* ''Mostafa Adl
'' : Father's Rights and Justice.
* ''Hamid Notghi
'' : Founder and father of modern public relations in Iran
* Azim Gheichisaz
: The first Iranian mountain climber joined 8000ers
* and first of Football Museum (2014), Police (1907), Association for Women (1908), Seismographic station (1855), Faculty of Nursing (1916), Faculty of carpet (1994), Association of note issue, Public limited company (1900), Kindergarten (1924), Guesthouse, The formation of popular councils, Credit Card bus, Was established in Tabriz.
Tabriz is located in northwest of Iran
in East Azerbaijan
province between Eynali
mountains in a fertile area in shore of Aji River
and Ghuri River
The local area is earthquake-prone and during its history, the city has been devastated and rebuilt several times.
Tabriz has a Continental climate
with regular season
''Dsa'') bordering cold semi-arid climate
''BSk''). The annual precipitation is around , a good deal of which falls as snow
during the winter
months and rain
. The city enjoys mild and fine climate in spring, dry and semi-hot in summer, humid and rainy in autumn and snowy cold in winter. The average annual temperature is . Cool winds blow from east to west mostly in summer.
Air pollution is one of the major environmental issues in Tabriz. Air pollution is due to increase of a number of cars in the commuting in the city and the polluting industries such as thermal power plants, petrochemical complexes and the oil refinery in the west of the city, air pollution levels increased continuously in the second half of the 20th century. With a mandate of national environmental codes by heavy industries, industrial air pollution is reduced in recent years. However, the air quality in the city is far away from world norms for clean air.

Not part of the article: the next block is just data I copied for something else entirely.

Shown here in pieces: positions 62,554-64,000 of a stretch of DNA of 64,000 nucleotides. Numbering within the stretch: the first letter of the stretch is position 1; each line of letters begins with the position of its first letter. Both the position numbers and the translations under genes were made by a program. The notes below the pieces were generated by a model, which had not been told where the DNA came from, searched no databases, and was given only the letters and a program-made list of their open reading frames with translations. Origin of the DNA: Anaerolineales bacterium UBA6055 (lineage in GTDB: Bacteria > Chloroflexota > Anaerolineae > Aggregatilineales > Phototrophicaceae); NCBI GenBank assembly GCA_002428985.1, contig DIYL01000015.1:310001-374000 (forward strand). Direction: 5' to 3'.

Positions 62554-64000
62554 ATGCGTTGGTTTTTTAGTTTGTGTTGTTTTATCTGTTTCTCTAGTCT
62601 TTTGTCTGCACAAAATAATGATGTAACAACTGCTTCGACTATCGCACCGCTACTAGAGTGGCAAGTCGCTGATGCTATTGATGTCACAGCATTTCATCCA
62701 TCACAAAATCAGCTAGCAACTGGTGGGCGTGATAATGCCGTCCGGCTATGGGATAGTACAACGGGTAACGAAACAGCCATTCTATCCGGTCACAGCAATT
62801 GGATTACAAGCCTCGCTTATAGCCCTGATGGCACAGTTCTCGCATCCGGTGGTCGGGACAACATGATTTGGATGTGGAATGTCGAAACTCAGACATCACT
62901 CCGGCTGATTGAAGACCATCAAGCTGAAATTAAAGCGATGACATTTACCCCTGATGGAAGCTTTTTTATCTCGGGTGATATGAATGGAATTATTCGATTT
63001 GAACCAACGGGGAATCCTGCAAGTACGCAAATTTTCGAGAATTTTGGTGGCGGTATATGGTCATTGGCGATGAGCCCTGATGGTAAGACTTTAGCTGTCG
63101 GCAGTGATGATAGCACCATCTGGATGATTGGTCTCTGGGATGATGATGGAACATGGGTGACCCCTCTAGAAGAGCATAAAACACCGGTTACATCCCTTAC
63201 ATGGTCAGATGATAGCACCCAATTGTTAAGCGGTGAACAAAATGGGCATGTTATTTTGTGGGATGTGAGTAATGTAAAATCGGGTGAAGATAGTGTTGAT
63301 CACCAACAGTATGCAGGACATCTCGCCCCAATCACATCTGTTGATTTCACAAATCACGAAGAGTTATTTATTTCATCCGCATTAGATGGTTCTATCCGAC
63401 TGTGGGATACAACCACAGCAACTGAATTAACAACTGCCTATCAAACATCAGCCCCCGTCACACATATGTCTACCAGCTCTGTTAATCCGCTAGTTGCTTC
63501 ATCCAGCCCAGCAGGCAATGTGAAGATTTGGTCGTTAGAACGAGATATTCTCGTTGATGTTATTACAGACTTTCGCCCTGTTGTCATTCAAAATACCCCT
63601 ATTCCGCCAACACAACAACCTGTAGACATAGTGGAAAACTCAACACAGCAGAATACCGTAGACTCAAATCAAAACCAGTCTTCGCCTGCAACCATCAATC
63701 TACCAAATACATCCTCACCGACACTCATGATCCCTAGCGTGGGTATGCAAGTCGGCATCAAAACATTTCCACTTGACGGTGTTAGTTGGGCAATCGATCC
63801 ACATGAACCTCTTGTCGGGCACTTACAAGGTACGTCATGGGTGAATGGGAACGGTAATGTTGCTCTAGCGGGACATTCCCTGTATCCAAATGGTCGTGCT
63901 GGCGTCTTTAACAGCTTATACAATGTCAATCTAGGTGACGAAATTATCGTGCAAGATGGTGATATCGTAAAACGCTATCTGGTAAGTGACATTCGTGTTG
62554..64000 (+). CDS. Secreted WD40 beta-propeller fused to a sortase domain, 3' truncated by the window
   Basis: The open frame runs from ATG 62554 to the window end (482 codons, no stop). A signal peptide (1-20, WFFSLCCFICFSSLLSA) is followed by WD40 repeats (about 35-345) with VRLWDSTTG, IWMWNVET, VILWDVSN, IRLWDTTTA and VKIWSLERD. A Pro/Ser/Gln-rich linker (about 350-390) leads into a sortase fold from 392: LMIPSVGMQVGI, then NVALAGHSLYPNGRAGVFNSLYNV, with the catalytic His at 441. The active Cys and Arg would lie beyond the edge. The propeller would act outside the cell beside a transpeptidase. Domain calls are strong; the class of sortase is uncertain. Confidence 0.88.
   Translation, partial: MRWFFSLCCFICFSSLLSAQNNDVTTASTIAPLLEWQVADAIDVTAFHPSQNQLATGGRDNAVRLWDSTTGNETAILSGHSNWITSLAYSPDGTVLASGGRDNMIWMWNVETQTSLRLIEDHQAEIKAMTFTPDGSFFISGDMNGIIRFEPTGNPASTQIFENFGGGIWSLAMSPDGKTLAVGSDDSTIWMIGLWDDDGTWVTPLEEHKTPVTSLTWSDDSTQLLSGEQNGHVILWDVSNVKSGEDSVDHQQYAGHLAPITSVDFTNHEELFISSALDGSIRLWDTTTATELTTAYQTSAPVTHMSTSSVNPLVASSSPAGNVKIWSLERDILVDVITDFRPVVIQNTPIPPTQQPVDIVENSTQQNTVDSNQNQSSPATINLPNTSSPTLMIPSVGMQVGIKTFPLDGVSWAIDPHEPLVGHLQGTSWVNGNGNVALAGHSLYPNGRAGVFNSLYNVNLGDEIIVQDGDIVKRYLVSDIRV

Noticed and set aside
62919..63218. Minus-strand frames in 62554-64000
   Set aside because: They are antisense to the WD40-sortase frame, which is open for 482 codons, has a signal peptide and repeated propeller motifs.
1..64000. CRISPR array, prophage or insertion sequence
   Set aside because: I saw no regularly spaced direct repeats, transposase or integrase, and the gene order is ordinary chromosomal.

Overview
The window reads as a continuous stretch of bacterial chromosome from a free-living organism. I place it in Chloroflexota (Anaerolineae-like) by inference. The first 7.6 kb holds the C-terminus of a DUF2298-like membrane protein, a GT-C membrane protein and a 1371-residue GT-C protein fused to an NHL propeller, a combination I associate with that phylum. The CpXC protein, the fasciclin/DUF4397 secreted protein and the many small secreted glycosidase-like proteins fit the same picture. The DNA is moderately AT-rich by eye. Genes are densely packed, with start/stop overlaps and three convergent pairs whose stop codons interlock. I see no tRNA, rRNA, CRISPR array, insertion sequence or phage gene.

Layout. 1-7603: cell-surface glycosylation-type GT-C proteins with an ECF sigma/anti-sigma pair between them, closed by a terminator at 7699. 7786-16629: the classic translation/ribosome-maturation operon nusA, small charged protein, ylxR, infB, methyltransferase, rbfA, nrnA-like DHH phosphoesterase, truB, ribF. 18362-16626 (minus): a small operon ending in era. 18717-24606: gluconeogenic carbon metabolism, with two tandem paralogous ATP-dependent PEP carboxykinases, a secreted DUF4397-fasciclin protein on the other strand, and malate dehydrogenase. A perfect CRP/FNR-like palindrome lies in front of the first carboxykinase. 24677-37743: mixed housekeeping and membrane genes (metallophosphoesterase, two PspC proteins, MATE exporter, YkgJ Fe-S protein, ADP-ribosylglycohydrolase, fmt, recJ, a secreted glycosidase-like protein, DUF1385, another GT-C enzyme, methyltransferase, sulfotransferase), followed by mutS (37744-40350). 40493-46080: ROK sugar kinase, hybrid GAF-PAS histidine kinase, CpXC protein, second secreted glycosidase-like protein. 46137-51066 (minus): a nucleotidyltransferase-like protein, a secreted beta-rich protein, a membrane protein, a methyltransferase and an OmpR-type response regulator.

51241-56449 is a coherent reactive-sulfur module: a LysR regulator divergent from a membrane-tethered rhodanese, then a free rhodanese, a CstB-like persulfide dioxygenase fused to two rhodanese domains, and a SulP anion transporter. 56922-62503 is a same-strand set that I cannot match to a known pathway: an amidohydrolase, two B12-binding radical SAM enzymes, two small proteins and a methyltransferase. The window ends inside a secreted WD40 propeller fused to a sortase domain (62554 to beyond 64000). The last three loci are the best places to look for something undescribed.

An immediate environmental threat is the shrinkage and drying out of the Lake Urmia
located in outskirts of Western Tabriz. The lake has faced a grave crisis since the late 20th century. Water depth reduction, increasing water salinity to saturation level and the appearance of vast salt fields around the lake, are alarming indications of gradual total desiccation of a unique ecosystem. This occurred due to global warming and ever-increasing demands for inadequate freshwater sources in the basin. It is feared in the near future low-lying clouds of airborne salt and minerals may hover over large areas around the lake, posing serious health hazards.